Every time I compare Tesla with other contenders, people will say things to the effect of "they don't count, they use maps so they can only drive in tiny regions" because they think that's a bug rather than a feature.
Maps are super useful, and a car that can try to drive without a map is a car that can make a map, and so maps scale just fine and help you drive more roads, rather than fewer.
So I made a video outlining the virtues of maps, why they are cheap, and why it's OK if construction changes the road after you map it.
There isn't usually too much learned from these reports, but we can compare year to year, so here are some things learned this time:
The feds (NHTSA) are forcing Tesla to do a recall (software update, really) to disable the ability for the FSD prototype to do rolling stops at empty intersections. That turns out to be a surprising bold exercise of regulatory power, and probably a terrible idea, no matter how bad Tesla is. (Almost.) Full details in a new column on the situation, but there's a ton of nuance to this.
It doesn't get as much coverage as others, but MobilEye has amassed an impressive portfolio of components to give them a shot at the robotaxi and robocar world (one of the few with a shot at both.)
Today I release both a new article with my analysis of their strategy and components, and also a video I made of an interview with Amnon Shashua, the founder and CEO of MobilEye, which is now a unit of Intel but will be spun out soon as a public company again.
Last week saw Optimus Ride get sold for acqui-hire, and Local Motors shutting its doors. There are reasons why self-driving shuttles aren't that interesting right now, but that's going to change, and small van-sized vehicles are probably the future of group transportation.
Read why in my Forbes site story at Two self-driving shuttle companies die in a week, but there's good news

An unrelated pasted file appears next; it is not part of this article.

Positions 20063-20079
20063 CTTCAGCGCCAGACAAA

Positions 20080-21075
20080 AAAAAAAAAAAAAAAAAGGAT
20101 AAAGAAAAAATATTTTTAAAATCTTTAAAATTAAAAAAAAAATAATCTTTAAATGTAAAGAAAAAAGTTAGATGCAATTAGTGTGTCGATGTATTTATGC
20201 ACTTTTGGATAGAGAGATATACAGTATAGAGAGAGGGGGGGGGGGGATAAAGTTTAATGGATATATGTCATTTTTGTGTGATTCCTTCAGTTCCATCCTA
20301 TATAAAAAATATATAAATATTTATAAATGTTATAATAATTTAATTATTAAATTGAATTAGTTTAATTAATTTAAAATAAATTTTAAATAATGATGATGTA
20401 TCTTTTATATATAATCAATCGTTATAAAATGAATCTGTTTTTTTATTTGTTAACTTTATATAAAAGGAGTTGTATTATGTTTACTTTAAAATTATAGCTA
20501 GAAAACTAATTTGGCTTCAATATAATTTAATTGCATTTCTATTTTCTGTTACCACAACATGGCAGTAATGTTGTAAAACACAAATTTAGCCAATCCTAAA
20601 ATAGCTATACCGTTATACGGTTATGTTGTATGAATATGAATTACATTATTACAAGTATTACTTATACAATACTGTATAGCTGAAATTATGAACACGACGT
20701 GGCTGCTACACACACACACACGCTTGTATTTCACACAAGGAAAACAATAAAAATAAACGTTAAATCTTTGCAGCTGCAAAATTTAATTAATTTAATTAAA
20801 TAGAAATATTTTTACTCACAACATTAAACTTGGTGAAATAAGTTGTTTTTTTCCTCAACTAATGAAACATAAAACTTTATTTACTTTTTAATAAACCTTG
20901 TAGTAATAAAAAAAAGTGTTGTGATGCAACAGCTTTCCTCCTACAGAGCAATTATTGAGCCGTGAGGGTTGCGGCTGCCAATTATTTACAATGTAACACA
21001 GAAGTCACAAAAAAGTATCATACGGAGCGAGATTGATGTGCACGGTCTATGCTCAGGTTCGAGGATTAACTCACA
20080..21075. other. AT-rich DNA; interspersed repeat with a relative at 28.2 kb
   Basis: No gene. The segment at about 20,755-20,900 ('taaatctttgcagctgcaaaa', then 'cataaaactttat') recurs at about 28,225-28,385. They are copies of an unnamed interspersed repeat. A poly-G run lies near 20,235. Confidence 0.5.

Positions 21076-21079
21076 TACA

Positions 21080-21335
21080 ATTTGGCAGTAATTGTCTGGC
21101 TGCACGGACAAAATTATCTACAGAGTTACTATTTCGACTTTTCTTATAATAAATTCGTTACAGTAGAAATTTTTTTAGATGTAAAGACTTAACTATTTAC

Well, I finally got to try Tesla FSD, and it was a big disappointment. From a robocar developer's viewpoint, it sucks and I give it an F.
I made a video review and a text one. The text one contains the review part of the video and lots more information. The video has the 3.5 mile sample ride around Apple HQ, full of mistakes.
Read the text review on Forbes.com at I get and review Tesla FSD -- and give it an F
Airlines have removed change fees on many flights, a trend started by the pandemic. Everybody has wished to get more flexibility in airline ticket pricing and changing, though airlines want to squeeze out every dollar that every passenger can afford. The new trends in flexible work may allow an option to please both sides with tickets that allow the airline to change when you fly to fill seats in exchange for a lower price and easier changes.
I wrote before about the accursed "beep beep" that big machines make when they back up -- and even a few cars. There is an answer to it, and that answer has just come out of patent. So what can we do to ban the beep and make safer systems that don't destroy the peace and quiet of the air?
Read about that in this Forbes.com story at We cam finally do away with the accursed beep-beep